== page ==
Skip to main content
    • Aa
    • Aa

Dormancy release in Australian fire ephemeral seeds during burial increases germination response to smoke water or heat

  • Katherine S. Baker (a1), Kathryn J. Steadman (a1), Julie A. Plummer (a1), David J. Merritt (a2) and Kingsley W. Dixon (a2)...

Fire ephemerals are short-lived plants that primarily germinate after fire. Fresh and laboratory-stored seeds are difficult to germinate ex situ, even in response to fire-related cues such as heat and smoke. Seeds of eight Australian fire ephemeral species were buried in unburnt and recently burnt sites of natural bushland during autumn. Seeds were exhumed after 6 and 12 months and incubated in water and smoke water, either with or without a heat treatment at 70°C for 1 h. Generally, germination did not increase after 6 months of burial, but after 12 months of burial germination was enhanced in seven of the eight species. Actinotus leucocephalus produced higher germination following 12 months of burial without any further treatment, and smoke water and heat further improved germination. The four Gyrostemonaceae species, Codonocarpus cotinifolius, Gyrostemon racemiger, Gyrostemon ramulosus and Tersonia cyathiflora, only germinated in the presence of smoke water, and their germination was enhanced by burial. Burial improved germination in response to a heat treatment in Grevillea scapigera and Alyogyne huegelii seeds, but did not enhance Alyogyne hakeifolia germination. During concurrent dry laboratory storage of seeds at 15°C, only Actinotus leucocephalus produced increased germination in response to smoke water and heat over time. In summary, soil burial can alter the dormancy status of a number of Australian fire ephemeral seeds, rendering them more responsive to germination cues such as smoke water and heat. The requirement for a period of burial before seeds become responsive to smoke and/or heat would ensure that seeds persist in the soil until a subsequent fire, when there is an increase in nutrients available for growth and reduced competition from other plants.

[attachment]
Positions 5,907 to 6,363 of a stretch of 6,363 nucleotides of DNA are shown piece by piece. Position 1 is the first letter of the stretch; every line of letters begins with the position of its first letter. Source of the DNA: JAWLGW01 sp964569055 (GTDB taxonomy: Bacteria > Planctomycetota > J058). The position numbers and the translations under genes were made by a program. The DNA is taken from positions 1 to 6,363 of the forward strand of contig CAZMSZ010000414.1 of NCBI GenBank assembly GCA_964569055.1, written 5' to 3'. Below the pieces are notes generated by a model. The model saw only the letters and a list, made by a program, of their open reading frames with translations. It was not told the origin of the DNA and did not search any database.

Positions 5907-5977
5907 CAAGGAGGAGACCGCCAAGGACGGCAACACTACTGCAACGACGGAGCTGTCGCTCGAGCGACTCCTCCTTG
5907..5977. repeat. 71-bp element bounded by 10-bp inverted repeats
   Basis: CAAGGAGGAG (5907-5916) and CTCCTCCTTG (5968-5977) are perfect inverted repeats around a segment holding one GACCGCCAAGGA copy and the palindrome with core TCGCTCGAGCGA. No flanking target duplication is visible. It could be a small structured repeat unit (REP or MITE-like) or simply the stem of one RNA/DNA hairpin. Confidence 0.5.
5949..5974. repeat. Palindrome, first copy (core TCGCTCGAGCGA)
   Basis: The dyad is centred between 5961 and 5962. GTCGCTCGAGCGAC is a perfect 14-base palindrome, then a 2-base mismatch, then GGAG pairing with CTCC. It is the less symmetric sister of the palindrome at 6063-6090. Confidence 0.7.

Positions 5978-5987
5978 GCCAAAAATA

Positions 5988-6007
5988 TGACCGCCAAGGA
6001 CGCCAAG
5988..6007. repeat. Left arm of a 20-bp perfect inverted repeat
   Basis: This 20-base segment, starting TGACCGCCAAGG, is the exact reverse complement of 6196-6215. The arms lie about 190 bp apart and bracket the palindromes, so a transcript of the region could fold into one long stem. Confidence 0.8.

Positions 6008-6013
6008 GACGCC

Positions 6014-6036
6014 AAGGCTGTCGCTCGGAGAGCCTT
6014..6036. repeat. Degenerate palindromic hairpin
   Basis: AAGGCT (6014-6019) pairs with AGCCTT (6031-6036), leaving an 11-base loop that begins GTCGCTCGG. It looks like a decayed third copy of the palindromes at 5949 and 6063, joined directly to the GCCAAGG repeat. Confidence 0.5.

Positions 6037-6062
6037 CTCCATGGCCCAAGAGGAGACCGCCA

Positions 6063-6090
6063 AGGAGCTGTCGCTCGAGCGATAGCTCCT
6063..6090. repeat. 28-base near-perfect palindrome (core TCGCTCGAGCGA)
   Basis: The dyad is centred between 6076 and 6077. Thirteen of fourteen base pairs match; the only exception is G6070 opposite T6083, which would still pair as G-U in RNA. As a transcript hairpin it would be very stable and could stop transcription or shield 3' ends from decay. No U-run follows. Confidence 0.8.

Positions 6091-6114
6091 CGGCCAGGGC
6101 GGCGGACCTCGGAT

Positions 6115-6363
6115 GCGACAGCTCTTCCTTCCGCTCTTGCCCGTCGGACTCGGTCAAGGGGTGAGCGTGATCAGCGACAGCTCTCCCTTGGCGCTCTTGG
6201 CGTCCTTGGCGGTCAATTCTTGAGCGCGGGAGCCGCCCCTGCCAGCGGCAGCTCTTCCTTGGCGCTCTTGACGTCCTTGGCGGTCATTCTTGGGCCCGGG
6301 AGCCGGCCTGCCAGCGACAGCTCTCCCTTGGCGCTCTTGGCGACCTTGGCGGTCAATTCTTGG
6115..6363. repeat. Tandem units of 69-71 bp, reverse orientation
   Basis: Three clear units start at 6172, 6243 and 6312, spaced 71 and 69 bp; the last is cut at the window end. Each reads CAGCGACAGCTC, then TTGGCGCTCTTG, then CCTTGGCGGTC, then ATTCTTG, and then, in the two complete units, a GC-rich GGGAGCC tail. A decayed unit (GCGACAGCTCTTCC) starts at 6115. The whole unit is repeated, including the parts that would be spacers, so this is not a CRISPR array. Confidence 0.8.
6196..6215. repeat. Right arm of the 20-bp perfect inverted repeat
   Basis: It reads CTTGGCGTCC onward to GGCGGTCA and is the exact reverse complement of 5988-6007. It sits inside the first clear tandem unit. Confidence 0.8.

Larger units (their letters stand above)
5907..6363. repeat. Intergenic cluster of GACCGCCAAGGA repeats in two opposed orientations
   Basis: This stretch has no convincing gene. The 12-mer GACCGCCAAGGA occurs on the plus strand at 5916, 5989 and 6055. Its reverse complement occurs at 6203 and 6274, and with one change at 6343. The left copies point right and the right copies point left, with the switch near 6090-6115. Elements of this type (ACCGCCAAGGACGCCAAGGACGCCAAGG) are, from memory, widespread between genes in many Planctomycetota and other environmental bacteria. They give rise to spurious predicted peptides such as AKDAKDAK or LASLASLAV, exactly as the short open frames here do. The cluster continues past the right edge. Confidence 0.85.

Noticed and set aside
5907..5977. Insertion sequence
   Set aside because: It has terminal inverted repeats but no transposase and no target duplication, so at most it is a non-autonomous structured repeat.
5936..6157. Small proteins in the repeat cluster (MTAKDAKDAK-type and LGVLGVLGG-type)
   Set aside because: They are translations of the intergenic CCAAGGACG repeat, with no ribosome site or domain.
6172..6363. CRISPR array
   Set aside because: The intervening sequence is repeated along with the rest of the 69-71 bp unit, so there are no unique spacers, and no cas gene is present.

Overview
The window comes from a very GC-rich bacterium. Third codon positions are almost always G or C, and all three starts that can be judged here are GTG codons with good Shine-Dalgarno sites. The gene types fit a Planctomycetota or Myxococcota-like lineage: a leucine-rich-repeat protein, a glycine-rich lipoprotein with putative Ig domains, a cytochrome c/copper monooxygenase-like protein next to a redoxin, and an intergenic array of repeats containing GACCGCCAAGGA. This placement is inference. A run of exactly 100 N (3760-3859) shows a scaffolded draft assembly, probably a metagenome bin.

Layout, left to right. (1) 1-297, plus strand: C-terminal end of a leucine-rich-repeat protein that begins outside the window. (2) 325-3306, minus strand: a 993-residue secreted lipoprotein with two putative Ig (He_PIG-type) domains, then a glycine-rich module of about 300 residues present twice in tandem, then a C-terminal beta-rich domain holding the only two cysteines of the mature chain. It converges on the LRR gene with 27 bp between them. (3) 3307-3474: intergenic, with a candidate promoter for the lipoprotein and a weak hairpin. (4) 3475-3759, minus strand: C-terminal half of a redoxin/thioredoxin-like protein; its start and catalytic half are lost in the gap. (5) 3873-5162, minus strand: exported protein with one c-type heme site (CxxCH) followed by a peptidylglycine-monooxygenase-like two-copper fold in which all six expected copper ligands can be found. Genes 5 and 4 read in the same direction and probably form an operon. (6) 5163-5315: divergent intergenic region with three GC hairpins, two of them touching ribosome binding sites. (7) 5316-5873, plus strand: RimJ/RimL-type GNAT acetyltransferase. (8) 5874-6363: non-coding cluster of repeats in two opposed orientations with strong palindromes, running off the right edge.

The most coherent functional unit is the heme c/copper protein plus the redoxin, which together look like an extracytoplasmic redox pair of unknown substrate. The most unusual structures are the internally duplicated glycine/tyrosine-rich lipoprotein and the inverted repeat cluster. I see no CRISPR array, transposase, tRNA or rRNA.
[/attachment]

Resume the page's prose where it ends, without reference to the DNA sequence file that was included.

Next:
Corresponding author
*Correspondence: Fax: +61 8 6488 1186 Email:
Linked references
Hide All

This list contains references from the content that can be linked to their source. For a full set of references and notes please see the PDF or HTML where available.

T.D. Auld , D.A. Keith and R.A. Bradstock (2000) Patterns in longevity of soil seedbanks in fire-prone communities of south-eastern Australia. Australian Journal of Botany 48, 539548.

K.S. Baker , K.J. Steadman , J.A. Plummer and K.W. Dixon (2005) Seed dormancy and germination responses of nine Australian fire ephemerals. Plant and Soil 277, 345348.

J.M. Baskin and C.C. Baskin (2004) A classification system for seed dormancy. Seed Science Research 14, 116.

R.L. Benech-Arnold , R.A. Sánchez , F. Forcella , B.C. Kruk and C.M. Ghersa (2000) Environmental control of dormancy in weed seed banks in soil. Field Crops Research 67, 105122.

M.P.M. Derkx and C.M. Karssen (1993) Changing sensitivity to light and nitrate but not to gibberellins regulates seasonal dormancy patterns in Sisymbrium officinale seeds. Plant, Cell and Environment 16, 469479.